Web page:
From the August 2013 digital issue.
Cloud server based hosting of applications which have historically run on desktop or laptop Windows computers is a hot trend with accounting professionals. CPA Practice Advisor recently completed the 2013 Reader Survey, which will be featured in a future issue, and reveals that just under 10% of survey participants have their network hosted completely in the cloud (either hosted by a primary vendor or a specialized hosting company).
Although accountants have been experimenting with the cloud for some time, the pace of change has accelerated in recent years. The primary responsibility for maintaining a secure operating environment lies with the service provider, but tax and accounting professionals are still ultimately responsible for all data given to them by clients.
Accountants are not very tolerant of problems in the cloud, whether they are unwittingly self-created due to a lack of IT knowledge, or due to service provider failures. We believe that stability and support are at least as important to prospects as the breadth of products which the company is willing to host for customers.
2013 Reviews of Hosting Providers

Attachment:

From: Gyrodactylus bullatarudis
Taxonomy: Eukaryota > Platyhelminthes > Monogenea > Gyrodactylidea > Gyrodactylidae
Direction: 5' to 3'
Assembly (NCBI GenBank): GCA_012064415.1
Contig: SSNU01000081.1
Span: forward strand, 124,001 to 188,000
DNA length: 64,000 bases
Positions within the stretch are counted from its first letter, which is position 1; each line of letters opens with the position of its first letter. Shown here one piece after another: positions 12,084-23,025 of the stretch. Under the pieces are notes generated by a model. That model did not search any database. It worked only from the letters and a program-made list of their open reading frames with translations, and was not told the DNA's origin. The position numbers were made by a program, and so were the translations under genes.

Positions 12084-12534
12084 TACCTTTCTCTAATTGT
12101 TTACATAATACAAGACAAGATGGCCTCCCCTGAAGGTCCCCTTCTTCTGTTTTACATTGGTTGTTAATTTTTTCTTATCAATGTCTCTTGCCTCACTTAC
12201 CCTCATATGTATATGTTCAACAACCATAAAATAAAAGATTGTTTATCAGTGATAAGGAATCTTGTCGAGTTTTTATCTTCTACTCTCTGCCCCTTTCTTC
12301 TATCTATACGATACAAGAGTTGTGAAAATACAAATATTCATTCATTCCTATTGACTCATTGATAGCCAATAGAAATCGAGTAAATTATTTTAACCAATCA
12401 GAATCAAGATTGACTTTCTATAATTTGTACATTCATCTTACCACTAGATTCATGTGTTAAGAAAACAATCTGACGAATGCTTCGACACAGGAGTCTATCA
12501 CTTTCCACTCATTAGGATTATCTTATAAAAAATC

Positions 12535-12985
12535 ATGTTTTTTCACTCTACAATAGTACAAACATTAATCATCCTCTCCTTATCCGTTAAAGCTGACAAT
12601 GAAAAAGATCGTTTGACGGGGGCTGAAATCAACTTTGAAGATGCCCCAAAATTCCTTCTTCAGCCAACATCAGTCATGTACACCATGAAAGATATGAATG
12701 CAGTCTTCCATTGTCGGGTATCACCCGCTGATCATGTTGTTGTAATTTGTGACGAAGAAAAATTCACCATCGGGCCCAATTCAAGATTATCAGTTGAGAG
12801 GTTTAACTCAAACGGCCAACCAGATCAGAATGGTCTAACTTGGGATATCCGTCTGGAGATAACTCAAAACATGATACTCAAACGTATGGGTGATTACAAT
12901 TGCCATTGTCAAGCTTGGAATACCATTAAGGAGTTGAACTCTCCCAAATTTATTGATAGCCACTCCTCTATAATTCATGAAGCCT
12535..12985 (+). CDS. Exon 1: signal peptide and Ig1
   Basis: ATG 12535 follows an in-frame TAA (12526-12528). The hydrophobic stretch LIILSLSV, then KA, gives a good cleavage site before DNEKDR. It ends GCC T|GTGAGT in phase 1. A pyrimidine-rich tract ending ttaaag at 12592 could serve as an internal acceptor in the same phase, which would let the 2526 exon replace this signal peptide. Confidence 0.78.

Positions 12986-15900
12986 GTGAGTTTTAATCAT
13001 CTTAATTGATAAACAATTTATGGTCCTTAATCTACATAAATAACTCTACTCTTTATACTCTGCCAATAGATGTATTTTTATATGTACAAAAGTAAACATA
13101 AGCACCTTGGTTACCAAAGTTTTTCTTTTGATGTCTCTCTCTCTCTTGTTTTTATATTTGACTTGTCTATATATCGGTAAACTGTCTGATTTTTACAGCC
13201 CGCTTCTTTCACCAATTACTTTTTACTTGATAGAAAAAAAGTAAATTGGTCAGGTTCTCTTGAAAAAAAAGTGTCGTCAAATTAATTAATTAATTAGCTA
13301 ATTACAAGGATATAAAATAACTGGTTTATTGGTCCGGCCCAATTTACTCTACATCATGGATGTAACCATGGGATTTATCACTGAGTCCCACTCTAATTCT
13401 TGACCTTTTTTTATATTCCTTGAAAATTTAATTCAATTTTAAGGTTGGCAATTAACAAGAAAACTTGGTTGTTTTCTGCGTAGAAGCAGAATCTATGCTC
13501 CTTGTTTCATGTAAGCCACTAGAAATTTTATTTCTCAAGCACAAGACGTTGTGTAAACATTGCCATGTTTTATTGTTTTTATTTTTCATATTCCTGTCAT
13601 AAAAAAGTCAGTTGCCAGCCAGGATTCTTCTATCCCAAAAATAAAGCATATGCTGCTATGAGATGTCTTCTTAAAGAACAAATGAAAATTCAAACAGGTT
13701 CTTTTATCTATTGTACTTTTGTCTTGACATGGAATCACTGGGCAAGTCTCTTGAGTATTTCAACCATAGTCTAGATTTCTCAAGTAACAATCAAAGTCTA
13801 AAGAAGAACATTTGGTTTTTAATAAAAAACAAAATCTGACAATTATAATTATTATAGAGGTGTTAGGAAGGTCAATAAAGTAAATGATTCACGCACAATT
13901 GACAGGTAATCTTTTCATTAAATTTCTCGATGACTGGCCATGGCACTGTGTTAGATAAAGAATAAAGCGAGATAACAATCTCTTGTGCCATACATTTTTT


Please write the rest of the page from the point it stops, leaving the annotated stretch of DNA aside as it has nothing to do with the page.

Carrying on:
CPA Practice Advisor looked at 7 Applicaiton Hosting
Some of the major attributes we looked for included:
- Quality, Reliability, and Redundancy of Hosting Facilities - We looked for features such as colocation in a Tier 2 or higher public data center, backup data centers (and an assertion about whether the backup location is a cold site, a warm site, or a hot site).
- Types of Hosting Offered, as well as membership in software publisher certifications/programs for those commercially hosting their applications. The three types of hosting typically offered include:
- Hosting of a single application
- Hosting of dedicated virtual server
- Other types of hosting
- Software Applications Supported
- Client Accounting Products such as QuickBooks Pro, Premier, and Enterprise, Sage 50 US, Sage 50 Canada, and Sage 100 ERP.